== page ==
US president Barack Obama sent a clear message to the US banking community today: I’ve got my eyes on you.
Speaking during an interview which aired today on America Public Media’s “Marketplace,” Obama suggested that US financial watchdogs need to continue to rein in risk-taking in the banking sector. That’s despite the industry wading through a morass of new regulatory rules under the 2010 Dodd-Frank financial reforms, which are still being rolled out.
Obama expressed a worry that even after emerging from a crisis that rocked the global economy to its very core, banks have gone back to their old wheeling-and-dealing risk-taking ways:
Now, it’s a great strength of our economies that we’ve got the deepest, strongest capital markets in the world, but what has also happened is that as the financial sector has grown, more and more of the revenue generated on Wall Street is based on arbitrage—trading bets—as opposed to investing in companies that actually make something and hire people. And so, what I’ve said to my economic team, is that we have to continue to see how can we rebalance the economy sensibly, so that we have a banking system that is doing what it is supposed to be doing to grow the real economy, but not a situation in which we continue to see a lot of these banks take big risks because the profit incentive and the bonus incentive is there for them. That is an unfinished piece of business, but that doesn’t detract from the important stabilization functions that Dodd-Frank were designed to address.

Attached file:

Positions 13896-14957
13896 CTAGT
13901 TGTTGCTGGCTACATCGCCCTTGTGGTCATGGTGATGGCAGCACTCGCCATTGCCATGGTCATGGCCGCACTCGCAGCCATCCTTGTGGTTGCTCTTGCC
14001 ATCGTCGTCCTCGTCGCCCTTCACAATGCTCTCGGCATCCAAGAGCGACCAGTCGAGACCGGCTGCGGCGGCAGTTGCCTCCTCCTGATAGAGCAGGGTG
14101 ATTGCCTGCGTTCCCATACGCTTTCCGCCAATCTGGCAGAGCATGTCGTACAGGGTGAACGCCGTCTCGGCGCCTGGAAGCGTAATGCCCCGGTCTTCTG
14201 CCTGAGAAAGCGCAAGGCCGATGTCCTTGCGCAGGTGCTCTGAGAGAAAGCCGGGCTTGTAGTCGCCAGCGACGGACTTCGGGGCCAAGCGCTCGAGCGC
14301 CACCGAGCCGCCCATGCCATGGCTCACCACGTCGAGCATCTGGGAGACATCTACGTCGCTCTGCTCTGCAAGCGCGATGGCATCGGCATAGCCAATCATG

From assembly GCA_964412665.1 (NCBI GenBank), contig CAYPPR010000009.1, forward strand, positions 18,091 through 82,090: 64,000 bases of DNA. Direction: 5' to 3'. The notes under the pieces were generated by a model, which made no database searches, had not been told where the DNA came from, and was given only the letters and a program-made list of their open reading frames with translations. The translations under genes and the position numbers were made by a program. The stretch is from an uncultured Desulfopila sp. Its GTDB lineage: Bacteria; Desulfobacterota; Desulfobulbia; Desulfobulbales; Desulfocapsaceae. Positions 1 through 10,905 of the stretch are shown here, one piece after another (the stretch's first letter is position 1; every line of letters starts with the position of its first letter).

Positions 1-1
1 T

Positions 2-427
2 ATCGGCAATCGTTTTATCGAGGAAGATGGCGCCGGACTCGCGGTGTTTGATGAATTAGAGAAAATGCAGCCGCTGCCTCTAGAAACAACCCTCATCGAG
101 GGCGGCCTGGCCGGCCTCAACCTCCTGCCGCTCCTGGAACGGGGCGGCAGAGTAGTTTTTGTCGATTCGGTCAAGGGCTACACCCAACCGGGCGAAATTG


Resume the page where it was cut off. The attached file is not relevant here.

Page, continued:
A spokesman later tempered the president’s remarks, noting that no new bank rules are in the offing. However, the banking sector has plenty of reason to fret that there may be stiffer regulations afoot, or at least a stricter interpretation of some of the Dodd-Frank rules still to be implemented.
Obama’s tough talk is coming as other regulators also are expressing concerns that conservative lending practices adopted in the immediate fallout from the financial crisis are now slipping. The Office of the Comptroller of the Currency has said it is worried about flagging underwriting standards in the origination of car loans and other debt. Leveraged lending, in which banks lend to already heavily indebted companies, also is on the regulators’ radar.
Banks also have been ramping up their lending to small companies over the past several years in an area known as commercial and industrial lending. This kind of lending could actually be perceived as a good thing that contributes to building the overall economy, but lending standards there are sliding as well, as the below OCC chart highlights:
Obama’s comments specifically seemed to put a spotlight on bank trading practices. That may seem curious considering that the banking industry has lately bemoaned the slump in trading that has gripped the market for the past few years. Goldman Sachs, Citigroup, JPMorgan Chase, among others, have encountered double-digit shrinkage in trading revenues. And many of those dour results are a function of regulations limiting trading risk, including the Volcker rule, which is meant to bar certain kinds of speculative bank bets. The rules have resulted in a number of banks (and quite a few European financial institutions) opting to retrench in trading.
It’s unclear how long this trading slump will last. But US banks appear to be betting that it won’t be for long, because they are grabbing an even larger share of risky trading businesses, like fixed income, currencies, and commodities from their European rivals.
Times are rough now. But President Obama, and perhaps other regulators, may be worried that US banks are just biding their time until they can return to the risks and rewards of the halcyon days that preceded the crisis.